He had also considered whether he wanted to return to the high school coaching ranks or go more toward college coaching.
“We looked at college things as well but you really look at what is going to be the best situation,” Lewis said. “This one was the best situation.”
He feels like Lehi has some great things going at this point. The Pioneers won Region 7 last year with a 9-3 record (13-10 overall) before dropping a heartbreaker to Park City in the first round of the 5A state tournament.
“Lehi has some positive momentum right now,” Lewis said. “They are a growing area. They have a new school. They won a region championship last year. You can see maybe what Lehi can be.”
He said he’s started putting together his staff and reaching out to the Pioneer players, although that has been more challenging because of the pandemic.
“It is an unusual time to get a job, that’s for sure,” Lewis said. “I’ve been able to talk to a few of the guys already and hope to talk to more here in the near future. I’m excited. The guys sounded great on the phone and I know I’ll be watching a lot of film, learning a lot more about them so we can be prepared when we get our first chance to get out on the floor.”
He said his message to Lehi players and the community is that the goals are going to be set high from the start.
“Our goal will always be to win the state championship,” Lewis said. “Our focus will be to get better every day. With those two things being said, we’re going to understand that working as hard as we can to develop those things goes hand-in-hand with developing the right kind of habits that can develop young men. That’s really the most important thing when you walk out of Lehi High. The things you can learn through athletics are hard to pick up somewhere else.”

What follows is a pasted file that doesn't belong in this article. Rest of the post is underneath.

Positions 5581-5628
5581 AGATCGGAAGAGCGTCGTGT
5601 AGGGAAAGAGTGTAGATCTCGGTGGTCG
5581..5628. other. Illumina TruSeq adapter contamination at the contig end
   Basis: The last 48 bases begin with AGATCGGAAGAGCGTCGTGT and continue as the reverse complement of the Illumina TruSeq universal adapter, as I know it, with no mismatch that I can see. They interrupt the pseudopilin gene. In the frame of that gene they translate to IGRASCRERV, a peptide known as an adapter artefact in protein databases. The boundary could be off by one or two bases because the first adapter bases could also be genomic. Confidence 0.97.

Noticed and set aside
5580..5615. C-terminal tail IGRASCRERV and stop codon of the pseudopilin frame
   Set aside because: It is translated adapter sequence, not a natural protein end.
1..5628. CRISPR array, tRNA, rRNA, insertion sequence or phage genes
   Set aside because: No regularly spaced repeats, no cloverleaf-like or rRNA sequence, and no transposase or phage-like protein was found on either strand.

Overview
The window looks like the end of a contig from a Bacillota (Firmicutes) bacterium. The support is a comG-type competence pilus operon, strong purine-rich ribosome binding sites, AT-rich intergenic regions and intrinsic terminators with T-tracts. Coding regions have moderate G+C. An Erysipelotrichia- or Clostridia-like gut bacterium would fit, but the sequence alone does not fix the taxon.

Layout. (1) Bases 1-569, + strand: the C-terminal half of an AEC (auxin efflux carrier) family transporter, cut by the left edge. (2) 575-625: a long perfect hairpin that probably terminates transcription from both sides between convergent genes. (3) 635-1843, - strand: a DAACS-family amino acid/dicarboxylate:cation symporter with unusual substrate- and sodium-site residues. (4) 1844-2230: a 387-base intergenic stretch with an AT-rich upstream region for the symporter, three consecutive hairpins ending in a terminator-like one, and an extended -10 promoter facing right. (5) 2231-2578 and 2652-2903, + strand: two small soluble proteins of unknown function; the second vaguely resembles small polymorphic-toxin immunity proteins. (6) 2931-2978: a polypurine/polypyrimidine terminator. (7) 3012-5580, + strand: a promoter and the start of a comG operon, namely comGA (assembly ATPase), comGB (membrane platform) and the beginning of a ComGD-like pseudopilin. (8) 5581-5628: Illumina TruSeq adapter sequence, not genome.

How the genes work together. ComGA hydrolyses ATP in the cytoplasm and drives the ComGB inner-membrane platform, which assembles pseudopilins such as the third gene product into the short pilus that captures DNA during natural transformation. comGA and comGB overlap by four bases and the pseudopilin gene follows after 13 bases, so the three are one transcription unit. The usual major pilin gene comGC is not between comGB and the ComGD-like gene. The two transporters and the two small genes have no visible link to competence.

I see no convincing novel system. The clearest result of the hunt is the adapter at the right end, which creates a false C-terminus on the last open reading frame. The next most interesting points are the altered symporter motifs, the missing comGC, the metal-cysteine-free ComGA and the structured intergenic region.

He acknowledged that his past success means there will naturally be some expectations.
“I’ve always thought that you don’t want to be anywhere where there isn’t a level of expectation because that means that people want to do well,” Lewis said. “That’s where you want to be. I know that will be out there, but I’m going to jump into this and be focused on what we are doing each day.”
He said he feels like he’s always learning and hopes to apply things he’s picked up from his time at BYU, Lone Peak, Timpview and other places.
“You learn something every year,” Lewis said. “There are things to learn no matter where you are at. Hopefully what I can do is put all that together and try to do a good job for Lehi.”
Orem police arrested a woman late Friday night and booked her into jail early Saturday morning under suspicion of attempted murder of a police officer.
According to the probable cause statement, 27-year-old Samantha Bencomo of Nephi allegedly tried to hit an Orem police officer with her vehicle while fleeing the police after a hit-and-run incident.
On Friday, the owner of an Orem car dealership, Leiva Motors, reported to police that he witnessed a small pickup truck driven by Bencomo back up and hit a Jeep Wrangler for sale in his lot. He then reportedly pursued Bencomo until Bencomo pulled into the Fast Gas gas station at 1091 N. State St., Orem. That’s when an Orem police officer arrived on scene.
The car dealership owner flagged the officer down and told her of the hit-and-run incident; meanwhile, Bencomo backed her truck up and started to leave.
The Orem police officer approached the truck and gave verbal commands to stop, but the suspect allegedly fled from her, according to the probable cause statement.
A short time later, another Orem police officer observed Bencomo’s truck heading westbound on 800 North and stopping at the intersection of 800 West. According to the report, the police officer activated his emergency lights and he pulled the front of his vehicle to the front of the suspect’s vehicle in an attempt to stop Bencomo from fleeing further.
The officer, reportedly in full uniform and “easily identifiable as a law enforcement officer,” exited his police cruiser and gave verbal commands to Bencomo to stop. The report states Bencomo can clearly be seen in the police vehicle’s dashboard camera in the suspect vehicle, making visible hand gestures to the officer “in what appears to be an acknowledgment of his presence.”
According to the report, Bencomo then backed her truck up, stopped, then accelerated at a high speed toward the officer. As the officer moved to the side to avoid being hit, Bencomo reportedly changed direction of her vehicle, swerving toward the officer “in a clear attempt to run him over.”
The officer reportedly was able to jump to the side, but the front passenger side of the truck still struck him.